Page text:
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Why college students are at special risk when facing drug charges

| Dec 21, 2020 | Drug Charges |

Criminal charges can affect some people far more than others. College students are some of the most vulnerable people when it comes to the impact of a charge on their life and their future. If you are a student or the parent of a college student, you probably already feel worried about what pending drug charges might mean for the future.

For many people, avoiding jail or fines is the primary concern. Plea bargains and other arrangements can eliminate the worst consequences people face, but they aren’t always a good choice for college students. Even a plea bargain drug conviction could have three distinct adverse effects on college students.

Any conviction could endanger your enrollment

Getting into a good college is a challenge, but so is staying enrolled at that school. If your grades slip, you don’t attend class or you no longer meet certain enrollment criteria, you may not be able to come back for the next semester.

Some schools have zero-tolerance policies for students convicted of criminal offenses while enrolled. Other schools have hardline no-drug policies that could affect your enrollment options even years after the conviction.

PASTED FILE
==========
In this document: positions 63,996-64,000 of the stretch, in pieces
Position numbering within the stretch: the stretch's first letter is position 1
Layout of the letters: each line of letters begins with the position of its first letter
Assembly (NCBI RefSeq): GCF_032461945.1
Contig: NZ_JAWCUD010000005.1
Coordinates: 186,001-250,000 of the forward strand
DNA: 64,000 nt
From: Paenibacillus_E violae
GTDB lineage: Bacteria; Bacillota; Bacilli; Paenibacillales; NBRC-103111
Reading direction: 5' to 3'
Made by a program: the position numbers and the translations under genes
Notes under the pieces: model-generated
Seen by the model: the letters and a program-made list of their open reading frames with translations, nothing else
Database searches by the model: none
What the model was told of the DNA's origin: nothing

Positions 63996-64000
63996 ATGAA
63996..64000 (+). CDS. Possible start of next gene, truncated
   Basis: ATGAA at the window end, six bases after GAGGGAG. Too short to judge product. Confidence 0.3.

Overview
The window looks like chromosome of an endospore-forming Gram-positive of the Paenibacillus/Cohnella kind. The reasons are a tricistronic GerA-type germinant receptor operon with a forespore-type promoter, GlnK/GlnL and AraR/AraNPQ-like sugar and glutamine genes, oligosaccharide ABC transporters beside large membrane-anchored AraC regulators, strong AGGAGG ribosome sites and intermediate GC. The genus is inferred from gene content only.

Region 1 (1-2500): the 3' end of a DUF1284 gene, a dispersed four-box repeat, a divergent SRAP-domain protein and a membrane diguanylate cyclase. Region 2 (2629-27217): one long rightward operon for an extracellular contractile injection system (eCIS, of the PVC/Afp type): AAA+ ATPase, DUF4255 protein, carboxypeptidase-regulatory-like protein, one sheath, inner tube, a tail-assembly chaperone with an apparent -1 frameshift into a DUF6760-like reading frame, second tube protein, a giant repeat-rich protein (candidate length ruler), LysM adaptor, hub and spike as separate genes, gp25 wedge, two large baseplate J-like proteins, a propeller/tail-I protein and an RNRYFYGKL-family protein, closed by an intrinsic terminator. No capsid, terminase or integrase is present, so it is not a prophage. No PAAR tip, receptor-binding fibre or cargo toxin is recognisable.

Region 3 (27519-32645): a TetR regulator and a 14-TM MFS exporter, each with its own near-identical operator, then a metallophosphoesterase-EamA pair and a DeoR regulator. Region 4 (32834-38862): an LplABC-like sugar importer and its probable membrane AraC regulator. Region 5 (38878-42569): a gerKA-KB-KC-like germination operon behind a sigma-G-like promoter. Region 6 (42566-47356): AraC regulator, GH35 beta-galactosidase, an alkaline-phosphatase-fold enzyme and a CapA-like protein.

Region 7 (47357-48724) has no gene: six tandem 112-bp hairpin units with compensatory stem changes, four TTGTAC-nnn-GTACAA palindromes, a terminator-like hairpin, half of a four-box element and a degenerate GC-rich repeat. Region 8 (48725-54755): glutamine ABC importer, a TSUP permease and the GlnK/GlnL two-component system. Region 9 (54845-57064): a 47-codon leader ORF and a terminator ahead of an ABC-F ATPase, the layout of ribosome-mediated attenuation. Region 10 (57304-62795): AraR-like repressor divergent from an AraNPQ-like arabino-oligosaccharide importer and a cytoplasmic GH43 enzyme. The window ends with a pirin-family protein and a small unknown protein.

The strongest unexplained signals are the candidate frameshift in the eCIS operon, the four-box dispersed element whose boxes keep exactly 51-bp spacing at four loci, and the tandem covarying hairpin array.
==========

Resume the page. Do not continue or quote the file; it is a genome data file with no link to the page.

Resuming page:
Criminal charges could cost you school or private financial aid

Scholarships are critical to many people’s ability to afford college tuition. Much like schools, private organizations that grant scholarships often attach certain criteria to receiving those funds.

A drug conviction might make you ineligible for any future financial aid. Your criminal charges could affect scholarships you won by applying through private or non-profit organizations, as well as scholarships from your school or its honors programs.

Drug charges can affect federal student aid as well

Reform efforts might change the impact of a drug charge for students. However, drug crimes are currently among the list of offenses that can end a student’s ability to receive federal financial aid. In some cases, a conviction while receiving federal aid might also require that a student repay what they already received.

Fighting criminal charges with a thorough defense can help reduce the long-term impact of the youthful mistake or misunderstanding on the future of someone with professional aspirations.